When “Right to Remain Silent” Should be Invoked

As a Massachusetts OUI/DUI defense attorney, I cannot stress enough the importance of one’s right to remain silent. If you have been ordered out of your car by a police officer for suspicion of operating under the influence of alcohol, usually this is the time to invoke your right to remain silent. You are not required to answer any questions, and you are NOT required to perform any “Field Sobriety Tests.” While the Massachusetts Registry of Motor Vehicles may suspend your license if you refuse to submit to a post-arrest breathalyzer, there is absolutely no criminal penalty or RMV consequences for declining the Field Sobriety Tests. In most cases, the less information you provide to police during an initial investigation, the less potentially incriminating evidence they can gather before you have the opportunity to speak with an experienced OUI attorney.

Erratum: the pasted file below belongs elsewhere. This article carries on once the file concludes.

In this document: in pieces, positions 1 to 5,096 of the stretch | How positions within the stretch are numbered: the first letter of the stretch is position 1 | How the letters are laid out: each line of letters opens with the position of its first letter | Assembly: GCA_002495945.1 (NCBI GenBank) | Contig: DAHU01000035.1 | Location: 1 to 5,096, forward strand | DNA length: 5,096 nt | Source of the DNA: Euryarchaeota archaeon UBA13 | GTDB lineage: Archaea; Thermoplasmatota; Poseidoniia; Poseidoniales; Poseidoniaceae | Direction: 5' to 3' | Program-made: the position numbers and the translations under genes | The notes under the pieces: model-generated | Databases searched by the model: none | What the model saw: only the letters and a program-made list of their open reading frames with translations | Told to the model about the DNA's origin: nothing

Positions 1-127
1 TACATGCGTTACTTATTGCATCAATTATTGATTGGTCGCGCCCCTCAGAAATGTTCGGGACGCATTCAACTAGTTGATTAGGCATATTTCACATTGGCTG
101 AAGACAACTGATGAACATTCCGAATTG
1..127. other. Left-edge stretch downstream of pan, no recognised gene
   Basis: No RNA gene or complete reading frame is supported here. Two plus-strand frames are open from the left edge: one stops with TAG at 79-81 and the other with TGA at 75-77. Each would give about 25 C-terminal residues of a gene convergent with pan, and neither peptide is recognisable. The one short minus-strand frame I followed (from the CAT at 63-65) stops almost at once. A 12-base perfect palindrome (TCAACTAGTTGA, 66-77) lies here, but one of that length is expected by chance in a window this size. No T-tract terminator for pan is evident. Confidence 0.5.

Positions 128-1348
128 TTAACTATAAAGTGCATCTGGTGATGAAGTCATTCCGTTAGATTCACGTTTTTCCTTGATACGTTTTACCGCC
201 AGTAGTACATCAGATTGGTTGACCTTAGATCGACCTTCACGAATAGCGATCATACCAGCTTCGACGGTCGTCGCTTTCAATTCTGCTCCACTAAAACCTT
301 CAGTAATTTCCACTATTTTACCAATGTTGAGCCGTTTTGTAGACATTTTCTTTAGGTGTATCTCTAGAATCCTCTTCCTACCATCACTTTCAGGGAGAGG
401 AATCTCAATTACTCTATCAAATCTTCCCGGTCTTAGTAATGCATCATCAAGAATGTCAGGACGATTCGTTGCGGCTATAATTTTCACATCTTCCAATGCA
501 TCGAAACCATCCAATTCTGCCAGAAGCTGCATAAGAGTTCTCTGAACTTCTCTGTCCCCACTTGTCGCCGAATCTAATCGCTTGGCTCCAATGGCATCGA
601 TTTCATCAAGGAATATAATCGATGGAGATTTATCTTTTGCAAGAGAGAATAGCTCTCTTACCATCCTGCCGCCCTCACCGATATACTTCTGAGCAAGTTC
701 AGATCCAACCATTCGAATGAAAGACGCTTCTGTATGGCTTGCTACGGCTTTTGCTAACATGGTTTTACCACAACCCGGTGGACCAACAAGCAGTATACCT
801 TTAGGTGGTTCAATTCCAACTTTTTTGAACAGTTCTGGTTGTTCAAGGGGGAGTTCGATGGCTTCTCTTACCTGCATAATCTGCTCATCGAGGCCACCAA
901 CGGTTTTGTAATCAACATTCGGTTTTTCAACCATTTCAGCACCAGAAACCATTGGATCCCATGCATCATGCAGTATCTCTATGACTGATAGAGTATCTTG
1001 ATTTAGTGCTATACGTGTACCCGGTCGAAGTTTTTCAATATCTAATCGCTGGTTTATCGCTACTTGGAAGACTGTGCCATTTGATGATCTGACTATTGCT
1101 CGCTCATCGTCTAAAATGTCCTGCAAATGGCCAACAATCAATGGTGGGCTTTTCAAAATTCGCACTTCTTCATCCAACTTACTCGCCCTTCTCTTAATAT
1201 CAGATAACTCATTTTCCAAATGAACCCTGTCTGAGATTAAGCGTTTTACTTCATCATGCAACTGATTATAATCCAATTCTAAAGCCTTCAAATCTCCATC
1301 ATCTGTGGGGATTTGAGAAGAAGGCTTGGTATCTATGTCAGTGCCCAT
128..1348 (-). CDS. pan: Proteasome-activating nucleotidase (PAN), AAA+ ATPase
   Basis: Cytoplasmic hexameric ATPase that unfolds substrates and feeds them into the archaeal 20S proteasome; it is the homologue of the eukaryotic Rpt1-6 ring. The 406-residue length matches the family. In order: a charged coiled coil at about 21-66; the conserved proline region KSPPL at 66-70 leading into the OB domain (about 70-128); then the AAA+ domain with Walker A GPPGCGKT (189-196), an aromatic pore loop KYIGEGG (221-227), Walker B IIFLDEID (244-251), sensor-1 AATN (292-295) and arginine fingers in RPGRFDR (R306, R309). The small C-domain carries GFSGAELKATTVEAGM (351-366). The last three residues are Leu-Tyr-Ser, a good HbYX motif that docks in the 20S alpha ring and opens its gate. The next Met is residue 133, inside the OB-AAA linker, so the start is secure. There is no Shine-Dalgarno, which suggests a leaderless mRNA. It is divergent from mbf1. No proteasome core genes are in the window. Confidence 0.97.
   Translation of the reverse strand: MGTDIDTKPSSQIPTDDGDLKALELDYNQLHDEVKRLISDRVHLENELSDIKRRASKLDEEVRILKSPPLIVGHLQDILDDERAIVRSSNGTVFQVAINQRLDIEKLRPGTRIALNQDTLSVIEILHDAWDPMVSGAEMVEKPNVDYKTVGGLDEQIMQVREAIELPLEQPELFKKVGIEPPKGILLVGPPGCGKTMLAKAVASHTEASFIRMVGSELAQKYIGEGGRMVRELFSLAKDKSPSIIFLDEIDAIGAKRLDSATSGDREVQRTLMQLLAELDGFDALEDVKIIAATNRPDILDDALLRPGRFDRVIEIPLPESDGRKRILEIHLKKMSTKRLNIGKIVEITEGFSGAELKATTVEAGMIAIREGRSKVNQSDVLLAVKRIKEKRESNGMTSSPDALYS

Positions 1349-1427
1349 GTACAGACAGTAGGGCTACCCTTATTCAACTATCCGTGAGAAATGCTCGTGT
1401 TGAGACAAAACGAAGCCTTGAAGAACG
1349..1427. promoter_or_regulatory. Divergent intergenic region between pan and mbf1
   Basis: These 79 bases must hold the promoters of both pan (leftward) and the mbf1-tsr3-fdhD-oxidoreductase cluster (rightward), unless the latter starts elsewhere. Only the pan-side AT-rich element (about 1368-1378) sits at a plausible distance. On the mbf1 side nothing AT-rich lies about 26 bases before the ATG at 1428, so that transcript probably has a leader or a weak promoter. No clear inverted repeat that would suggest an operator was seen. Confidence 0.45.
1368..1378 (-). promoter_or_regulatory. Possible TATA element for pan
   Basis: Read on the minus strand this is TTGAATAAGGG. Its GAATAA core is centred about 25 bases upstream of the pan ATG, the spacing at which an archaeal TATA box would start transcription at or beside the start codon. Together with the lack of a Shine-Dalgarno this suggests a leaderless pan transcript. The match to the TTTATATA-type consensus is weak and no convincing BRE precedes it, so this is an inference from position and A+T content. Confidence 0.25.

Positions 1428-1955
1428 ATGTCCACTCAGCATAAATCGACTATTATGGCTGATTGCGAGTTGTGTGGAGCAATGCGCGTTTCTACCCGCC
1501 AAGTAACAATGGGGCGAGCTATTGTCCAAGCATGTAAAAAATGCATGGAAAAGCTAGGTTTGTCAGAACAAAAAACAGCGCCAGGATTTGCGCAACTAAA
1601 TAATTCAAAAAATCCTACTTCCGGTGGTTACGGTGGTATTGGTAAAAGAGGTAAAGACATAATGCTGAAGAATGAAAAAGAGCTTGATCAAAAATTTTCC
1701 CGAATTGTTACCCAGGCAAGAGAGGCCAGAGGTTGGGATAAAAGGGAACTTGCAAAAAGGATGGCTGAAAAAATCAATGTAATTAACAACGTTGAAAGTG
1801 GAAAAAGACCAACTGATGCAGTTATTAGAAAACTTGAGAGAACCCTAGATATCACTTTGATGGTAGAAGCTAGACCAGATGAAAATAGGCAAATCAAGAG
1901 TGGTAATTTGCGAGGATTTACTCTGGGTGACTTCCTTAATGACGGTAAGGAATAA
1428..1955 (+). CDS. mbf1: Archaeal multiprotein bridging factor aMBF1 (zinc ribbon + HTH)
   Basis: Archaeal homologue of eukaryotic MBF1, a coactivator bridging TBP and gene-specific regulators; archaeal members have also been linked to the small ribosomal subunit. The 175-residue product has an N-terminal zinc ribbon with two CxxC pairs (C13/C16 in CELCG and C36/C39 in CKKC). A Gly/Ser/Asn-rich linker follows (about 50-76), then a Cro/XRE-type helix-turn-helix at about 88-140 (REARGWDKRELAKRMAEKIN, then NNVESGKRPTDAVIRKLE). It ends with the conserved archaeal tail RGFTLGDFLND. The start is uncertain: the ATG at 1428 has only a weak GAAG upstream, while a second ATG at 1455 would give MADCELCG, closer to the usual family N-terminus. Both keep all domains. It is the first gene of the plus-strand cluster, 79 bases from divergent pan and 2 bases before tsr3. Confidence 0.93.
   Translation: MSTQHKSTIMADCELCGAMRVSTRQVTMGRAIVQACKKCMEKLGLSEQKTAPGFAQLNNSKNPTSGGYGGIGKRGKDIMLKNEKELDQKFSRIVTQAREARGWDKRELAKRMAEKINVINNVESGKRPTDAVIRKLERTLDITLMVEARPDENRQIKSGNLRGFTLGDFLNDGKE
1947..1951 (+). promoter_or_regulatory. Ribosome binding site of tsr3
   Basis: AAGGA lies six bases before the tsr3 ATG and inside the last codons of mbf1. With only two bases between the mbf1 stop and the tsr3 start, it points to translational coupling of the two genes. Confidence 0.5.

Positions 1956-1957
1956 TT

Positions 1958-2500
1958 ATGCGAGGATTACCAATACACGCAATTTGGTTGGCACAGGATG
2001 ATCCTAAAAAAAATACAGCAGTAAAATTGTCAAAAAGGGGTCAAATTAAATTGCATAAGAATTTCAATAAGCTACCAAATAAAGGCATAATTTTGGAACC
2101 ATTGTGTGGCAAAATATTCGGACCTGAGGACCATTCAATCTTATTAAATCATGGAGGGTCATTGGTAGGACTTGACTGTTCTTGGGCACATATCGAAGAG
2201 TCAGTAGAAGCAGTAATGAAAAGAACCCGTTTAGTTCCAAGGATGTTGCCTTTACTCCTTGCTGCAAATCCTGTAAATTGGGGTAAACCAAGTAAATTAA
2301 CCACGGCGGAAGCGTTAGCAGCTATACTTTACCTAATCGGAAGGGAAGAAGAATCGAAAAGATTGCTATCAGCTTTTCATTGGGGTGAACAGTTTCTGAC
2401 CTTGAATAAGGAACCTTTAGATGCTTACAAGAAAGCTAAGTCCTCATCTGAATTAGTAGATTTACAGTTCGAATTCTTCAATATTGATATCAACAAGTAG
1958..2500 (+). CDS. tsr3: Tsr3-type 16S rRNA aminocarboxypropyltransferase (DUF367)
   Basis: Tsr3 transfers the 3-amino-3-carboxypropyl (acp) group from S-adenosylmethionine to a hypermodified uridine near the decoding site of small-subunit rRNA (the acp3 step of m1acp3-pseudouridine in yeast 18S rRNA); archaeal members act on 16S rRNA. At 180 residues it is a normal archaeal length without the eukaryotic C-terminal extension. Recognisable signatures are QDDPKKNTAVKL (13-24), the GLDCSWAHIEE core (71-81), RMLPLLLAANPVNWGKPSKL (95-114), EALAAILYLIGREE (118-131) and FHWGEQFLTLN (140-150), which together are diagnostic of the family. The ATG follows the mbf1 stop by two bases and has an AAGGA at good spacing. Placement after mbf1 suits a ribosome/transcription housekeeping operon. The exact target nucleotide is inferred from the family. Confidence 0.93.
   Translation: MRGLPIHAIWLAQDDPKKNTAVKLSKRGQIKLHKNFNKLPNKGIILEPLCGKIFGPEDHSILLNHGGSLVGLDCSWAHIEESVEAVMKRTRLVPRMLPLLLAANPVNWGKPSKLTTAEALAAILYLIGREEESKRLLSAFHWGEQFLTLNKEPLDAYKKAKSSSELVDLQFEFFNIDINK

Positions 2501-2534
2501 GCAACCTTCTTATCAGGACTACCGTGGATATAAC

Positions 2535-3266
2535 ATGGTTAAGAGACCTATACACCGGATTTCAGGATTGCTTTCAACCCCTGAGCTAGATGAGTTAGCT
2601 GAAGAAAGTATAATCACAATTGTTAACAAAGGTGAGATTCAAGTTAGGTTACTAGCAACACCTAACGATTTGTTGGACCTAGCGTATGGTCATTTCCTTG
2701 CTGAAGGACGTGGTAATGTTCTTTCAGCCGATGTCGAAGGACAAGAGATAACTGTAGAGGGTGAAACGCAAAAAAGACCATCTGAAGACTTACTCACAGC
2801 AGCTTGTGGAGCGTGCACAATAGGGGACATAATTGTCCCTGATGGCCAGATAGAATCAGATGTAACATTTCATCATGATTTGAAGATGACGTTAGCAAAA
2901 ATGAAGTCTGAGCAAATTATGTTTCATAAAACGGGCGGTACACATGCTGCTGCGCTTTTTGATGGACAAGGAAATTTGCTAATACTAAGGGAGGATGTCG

In keeping up with Massachusetts OUI news, I read about a case last week in which a 40 year old Weymouth man was pulled over after leaving the scene of an accident. In addition to being charged with Operating Under the Influence of Alcohol, he was also charged with child endangerment while operating under the influence of alcohol, a separate charge that carries a mandatory minimum sentence of 3 months and up to 2 1/2 years in jail, after it was discovered that his 6 year old daughter was in the car at the time of the accident.

And now comes the time to “remain silent”……

When police stopped him, he allegedly stumbled out of the car. When asked about his daughter, Tompkins said that it wasn’t his 6-year-old daughter in the car, it was his 17-year-old girlfriend.….Police called Tompkins’ wife who picked up the child.

If you have been arrested or summonsed to court for Operating Under the Influence or any other criminal charge in Massachusetts, contact my office for your free initial consultation:

Law Offices of Benjamin P. Urbelis, P.C.
1211 Commonwealth Ave.
Boston, MA 02134
P: (617) 206- 4828
F: (617) 507- 8188